75th Anniversary: 4) Some thoughts on the overhead projector

This is a picture of Professor Hofstee. It is clearly an old picture: it is black and white (no filter!), and the clothing looks rather outdated and overly formal. But what also stands out is the phone. I wonder whether he was really making a phone call here, or whether this was staged for the picture. In any case, this bakelite phone (‘bakeliet’, have you ever used the word for something else than a phone?) made me wonder how technology has changed over the last 75 years. How differently we must be writing, teaching, researching, reading, searching for literature than the generations before us! Many of us will have cursed our computers or have been annoyed with having to use yet another digital tool, but for sure technology has made our lives easier in several ways. I can’t imagine having to do my work without email, or having had to type (or hand write!) my PhD thesis.

One piece of technology that brings back fond memories of my early student days, is the overhead projector. In fact, I can see myself as a first-year student in the ‘Hofstee-room’ (C64), with the overhead projector on stage and a professor bending over it to replace the see-through plastic sheets on which notes and drawings were scribbled in a not-necessarily readable handwriting (sometimes in mirror image). While a quick google search shows that new overhead projectors are still for sale, they seem to belong to a past that has long gone, somewhere between the bakelite phone and Zoom-meetings. Ruthlessly replaced by powerpoint, beamers and smart screens. More modern presentation options offer us features as the option to include photos, clips, and links, the ability to send and save presentations for later study, and of course the use of readable letters. However, they just don’t arouse such nostalgic feelings, perhaps because they are so much less clumsy, less personal.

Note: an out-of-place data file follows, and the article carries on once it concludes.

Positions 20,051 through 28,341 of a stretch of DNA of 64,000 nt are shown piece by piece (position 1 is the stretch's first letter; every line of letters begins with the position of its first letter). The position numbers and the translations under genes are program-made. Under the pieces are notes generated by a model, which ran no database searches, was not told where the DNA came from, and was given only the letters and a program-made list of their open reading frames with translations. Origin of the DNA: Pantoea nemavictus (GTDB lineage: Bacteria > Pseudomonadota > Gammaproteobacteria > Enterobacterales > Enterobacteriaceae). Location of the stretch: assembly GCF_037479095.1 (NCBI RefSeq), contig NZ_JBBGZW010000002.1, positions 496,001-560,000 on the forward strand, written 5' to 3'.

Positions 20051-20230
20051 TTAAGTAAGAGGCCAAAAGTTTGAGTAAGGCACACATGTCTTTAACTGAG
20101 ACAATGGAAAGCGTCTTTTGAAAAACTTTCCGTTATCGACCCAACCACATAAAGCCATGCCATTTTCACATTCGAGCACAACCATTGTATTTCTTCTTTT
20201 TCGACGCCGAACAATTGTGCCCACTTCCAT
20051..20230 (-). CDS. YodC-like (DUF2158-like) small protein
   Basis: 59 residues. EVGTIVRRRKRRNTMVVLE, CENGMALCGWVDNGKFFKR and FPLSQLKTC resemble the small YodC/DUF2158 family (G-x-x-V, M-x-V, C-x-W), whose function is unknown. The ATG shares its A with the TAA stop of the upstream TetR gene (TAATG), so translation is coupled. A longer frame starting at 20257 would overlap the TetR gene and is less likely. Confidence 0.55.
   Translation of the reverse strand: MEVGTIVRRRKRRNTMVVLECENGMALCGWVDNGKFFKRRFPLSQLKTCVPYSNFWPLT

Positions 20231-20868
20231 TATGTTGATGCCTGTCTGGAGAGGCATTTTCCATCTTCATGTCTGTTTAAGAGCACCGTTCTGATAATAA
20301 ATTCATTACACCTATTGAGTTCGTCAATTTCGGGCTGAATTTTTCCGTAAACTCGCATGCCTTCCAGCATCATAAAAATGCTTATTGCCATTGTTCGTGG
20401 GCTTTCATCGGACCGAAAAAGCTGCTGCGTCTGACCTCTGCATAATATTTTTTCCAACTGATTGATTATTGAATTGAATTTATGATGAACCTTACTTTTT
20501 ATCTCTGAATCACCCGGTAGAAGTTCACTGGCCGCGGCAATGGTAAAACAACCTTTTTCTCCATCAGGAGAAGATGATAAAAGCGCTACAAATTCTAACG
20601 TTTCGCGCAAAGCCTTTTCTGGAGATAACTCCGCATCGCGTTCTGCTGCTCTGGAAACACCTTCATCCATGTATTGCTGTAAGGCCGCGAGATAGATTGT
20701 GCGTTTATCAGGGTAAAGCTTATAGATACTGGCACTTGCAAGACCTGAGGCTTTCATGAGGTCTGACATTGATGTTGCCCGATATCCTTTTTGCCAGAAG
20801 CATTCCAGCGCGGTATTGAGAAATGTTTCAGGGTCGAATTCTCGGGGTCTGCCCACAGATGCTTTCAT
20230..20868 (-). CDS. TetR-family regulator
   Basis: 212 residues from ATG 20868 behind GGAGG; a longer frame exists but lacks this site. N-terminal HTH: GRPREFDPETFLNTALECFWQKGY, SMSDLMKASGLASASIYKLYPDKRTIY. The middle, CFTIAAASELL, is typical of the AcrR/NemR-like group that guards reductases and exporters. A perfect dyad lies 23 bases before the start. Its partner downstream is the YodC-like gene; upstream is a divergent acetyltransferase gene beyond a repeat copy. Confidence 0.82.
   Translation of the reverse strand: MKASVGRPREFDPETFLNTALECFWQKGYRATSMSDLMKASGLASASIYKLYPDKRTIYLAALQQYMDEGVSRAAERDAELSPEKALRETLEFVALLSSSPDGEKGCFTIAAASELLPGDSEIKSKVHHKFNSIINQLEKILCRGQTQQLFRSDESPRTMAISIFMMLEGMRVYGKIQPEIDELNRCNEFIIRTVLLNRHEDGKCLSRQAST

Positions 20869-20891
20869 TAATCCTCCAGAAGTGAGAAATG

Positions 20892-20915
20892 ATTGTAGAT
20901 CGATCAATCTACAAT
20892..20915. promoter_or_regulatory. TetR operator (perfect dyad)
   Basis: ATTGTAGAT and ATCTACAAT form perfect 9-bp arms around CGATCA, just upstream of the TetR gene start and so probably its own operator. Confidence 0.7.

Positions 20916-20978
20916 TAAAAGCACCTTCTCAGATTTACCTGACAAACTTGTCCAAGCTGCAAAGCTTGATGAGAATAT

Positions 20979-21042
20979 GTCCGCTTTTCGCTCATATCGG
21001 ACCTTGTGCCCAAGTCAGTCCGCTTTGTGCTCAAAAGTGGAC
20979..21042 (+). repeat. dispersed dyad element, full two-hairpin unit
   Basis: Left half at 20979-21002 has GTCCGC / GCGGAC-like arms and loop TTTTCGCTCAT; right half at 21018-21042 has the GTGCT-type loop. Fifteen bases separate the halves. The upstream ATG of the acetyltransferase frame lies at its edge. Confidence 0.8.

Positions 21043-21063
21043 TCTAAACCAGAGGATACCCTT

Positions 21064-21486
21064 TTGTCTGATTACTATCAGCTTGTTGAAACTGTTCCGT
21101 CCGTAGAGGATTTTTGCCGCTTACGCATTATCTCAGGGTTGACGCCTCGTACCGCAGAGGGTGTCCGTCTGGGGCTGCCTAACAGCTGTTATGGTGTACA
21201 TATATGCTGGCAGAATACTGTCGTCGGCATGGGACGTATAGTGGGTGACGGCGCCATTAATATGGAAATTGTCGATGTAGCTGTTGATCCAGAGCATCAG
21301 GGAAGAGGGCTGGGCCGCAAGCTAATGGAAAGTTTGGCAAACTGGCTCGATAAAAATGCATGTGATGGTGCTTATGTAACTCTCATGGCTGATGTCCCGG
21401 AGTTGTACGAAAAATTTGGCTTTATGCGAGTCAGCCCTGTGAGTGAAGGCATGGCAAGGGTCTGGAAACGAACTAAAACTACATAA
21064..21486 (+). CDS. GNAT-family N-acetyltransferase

But then again, the technological revolution after my beloved overhead projector does do us a great favour in corona-time. Most of the teaching staff at the RSO group has had to teach over the internet, and it has shown our combined creativity. Life classes were given in an online environment, or recorded to be watched at any convenient time, discussions were transferred to a digital space, including whiteboards and other discussion tools, excursions were taped or could be followed on an online-link. We got to use various different sharing, talking, discussing, recording and thinking tools, and discussed the best ways to invite online discussions. Of course we all missed face-to-face interaction with students, and chatting with colleagues besides the coffee machine. But teaching during a pandemic would have been so much harder if we would only have had the overhead projector at our disposal.